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US to punish SA over farm export impasse

US President Barack Obama said he planned to revoke duty-free status for South African agricultural goods.

A chicken farm. Picture: Freeimages.com

WASHINGTON - The United States moved to suspend trade benefits for South African farm products on Thursday, escalating a drawn-out dispute over US chicken and meat exports.

US President Barack Obama said he planned to revoke duty-free status for South African agricultural goods in 60 days under a programme set up to help African exporters.

"I am taking this step because South Africa continues to impose several longstanding barriers to US trade, including barriers affecting certain US agricultural exports," he said in a letter to Congress.

US Trade Representative Michael Froman said South Africa could still avoid the suspension, which could cost it up to $7 million in lost benefits, if it met benchmarks to eliminate barriers to US poultry, pork, and beef.

South Africa has banned US poultry imports since last December after an outbreak of bird flu. The measure came on top of 15 years of punitive import duties on some US chicken products.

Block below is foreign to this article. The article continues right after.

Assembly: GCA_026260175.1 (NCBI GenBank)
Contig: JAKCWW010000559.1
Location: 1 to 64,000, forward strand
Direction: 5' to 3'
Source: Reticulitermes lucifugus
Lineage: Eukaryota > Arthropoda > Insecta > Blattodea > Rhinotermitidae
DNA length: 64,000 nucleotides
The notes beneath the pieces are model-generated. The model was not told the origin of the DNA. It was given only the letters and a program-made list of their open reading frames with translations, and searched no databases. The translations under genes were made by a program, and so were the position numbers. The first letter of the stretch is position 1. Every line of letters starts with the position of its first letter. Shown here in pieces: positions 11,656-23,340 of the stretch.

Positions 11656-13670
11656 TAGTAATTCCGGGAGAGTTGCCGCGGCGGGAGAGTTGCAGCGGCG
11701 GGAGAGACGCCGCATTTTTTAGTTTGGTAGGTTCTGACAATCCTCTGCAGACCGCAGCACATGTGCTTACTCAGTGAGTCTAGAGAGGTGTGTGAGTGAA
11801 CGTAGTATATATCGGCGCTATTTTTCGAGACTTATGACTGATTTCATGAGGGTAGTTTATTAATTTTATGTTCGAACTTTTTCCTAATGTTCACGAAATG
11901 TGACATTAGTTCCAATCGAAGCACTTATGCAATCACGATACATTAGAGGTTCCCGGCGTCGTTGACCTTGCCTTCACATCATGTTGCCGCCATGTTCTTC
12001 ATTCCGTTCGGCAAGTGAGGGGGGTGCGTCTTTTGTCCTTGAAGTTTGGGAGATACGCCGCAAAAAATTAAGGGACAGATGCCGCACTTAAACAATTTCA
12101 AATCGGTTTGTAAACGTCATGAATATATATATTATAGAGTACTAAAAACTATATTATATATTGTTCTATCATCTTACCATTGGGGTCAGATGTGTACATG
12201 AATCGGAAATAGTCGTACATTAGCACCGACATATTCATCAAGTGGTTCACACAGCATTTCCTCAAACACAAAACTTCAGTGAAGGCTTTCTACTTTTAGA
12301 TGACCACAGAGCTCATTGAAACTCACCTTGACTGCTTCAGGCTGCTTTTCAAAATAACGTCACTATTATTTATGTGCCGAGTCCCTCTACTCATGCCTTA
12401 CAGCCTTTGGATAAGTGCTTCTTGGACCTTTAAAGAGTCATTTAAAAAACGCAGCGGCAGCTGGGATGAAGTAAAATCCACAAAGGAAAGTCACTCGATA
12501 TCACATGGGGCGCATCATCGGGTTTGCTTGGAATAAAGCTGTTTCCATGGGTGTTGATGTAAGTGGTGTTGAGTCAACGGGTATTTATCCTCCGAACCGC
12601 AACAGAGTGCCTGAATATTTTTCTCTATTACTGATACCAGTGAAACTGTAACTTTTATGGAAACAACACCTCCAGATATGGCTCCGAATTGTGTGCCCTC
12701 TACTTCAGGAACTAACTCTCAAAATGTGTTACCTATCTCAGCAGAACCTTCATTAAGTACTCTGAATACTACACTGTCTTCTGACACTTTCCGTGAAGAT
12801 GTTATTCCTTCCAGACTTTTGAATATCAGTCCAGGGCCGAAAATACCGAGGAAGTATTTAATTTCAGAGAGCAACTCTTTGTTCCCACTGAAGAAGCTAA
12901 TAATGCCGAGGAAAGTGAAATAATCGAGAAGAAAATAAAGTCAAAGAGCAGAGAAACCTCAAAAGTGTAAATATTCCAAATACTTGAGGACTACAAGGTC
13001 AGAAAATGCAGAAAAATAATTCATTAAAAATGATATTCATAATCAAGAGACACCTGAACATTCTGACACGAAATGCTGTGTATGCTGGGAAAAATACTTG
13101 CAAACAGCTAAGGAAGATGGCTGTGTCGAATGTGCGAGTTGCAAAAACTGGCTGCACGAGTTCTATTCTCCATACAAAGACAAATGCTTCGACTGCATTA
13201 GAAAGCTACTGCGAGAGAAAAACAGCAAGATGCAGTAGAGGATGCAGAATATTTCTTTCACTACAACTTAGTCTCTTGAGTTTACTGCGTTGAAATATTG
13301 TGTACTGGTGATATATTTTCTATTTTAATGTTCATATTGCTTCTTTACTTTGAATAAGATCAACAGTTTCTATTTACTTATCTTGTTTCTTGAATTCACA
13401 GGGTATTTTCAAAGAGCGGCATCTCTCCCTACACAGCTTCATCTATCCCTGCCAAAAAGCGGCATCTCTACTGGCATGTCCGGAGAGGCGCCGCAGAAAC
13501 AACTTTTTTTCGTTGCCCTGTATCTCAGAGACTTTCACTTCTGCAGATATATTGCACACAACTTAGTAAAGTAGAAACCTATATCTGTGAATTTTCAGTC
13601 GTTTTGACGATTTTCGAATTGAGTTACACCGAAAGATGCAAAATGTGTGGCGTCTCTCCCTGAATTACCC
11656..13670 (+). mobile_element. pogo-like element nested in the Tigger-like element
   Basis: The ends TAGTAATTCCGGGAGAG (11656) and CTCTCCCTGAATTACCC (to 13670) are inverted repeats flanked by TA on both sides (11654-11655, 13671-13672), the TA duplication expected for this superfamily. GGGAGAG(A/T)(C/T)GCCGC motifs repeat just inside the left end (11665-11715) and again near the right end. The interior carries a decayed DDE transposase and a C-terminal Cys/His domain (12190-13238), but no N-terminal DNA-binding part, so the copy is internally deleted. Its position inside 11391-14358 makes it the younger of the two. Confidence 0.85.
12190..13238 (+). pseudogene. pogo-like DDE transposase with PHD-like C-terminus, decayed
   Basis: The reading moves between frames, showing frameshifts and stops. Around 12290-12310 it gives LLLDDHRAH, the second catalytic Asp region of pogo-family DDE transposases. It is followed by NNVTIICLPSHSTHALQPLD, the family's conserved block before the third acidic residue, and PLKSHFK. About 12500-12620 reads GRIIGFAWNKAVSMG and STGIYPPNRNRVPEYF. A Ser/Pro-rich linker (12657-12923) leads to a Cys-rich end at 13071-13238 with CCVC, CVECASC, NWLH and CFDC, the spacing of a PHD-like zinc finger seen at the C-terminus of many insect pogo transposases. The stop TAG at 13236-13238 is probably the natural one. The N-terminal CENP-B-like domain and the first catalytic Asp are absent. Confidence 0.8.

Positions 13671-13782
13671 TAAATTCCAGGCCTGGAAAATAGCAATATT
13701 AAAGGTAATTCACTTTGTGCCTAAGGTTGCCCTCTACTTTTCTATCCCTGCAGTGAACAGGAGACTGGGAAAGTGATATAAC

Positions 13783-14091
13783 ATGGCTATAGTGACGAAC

The country missed a 15 October deadline to agree on new animal health and food safety rules, which also affect US beef and pork exports, prompting the United States to warn that its eligibility for the African Growth and Opportunity Act (AGOA) trade programme was at risk.

Eliminating barriers to US trade and investment is one of the criteria for membership of AGOA, which was renewed earlier this year and provides duty-free access to goods from sub-Saharan African countries, ranging from crude oil to clothing.

"We do not take this decision lightly, and, in fact, have been working hard over many months, indeed years, to help South Africa avoid such action. Unfortunately, the issues persist," Froman said in a statement.

National Chicken Council President Mike Brown backed the move and said it made no sense for the United States to give special preferences to countries that treated it unfairly.

"This should send a clear message to South Africa and their poultry industry that they will not be given a 'Get out of jail free' card every time AGOA rounds the turn," he said.

South Africa exported $176 million in agricultural products to the United States under AGOA in 2014 and potential lost benefits are estimated to total $4 million to $7 million.

Products affected would include oranges, wine, macadamia nuts and edible ice, like sherbert, which normally has a tariff of 17 percent, and citrus juice, US data shows.

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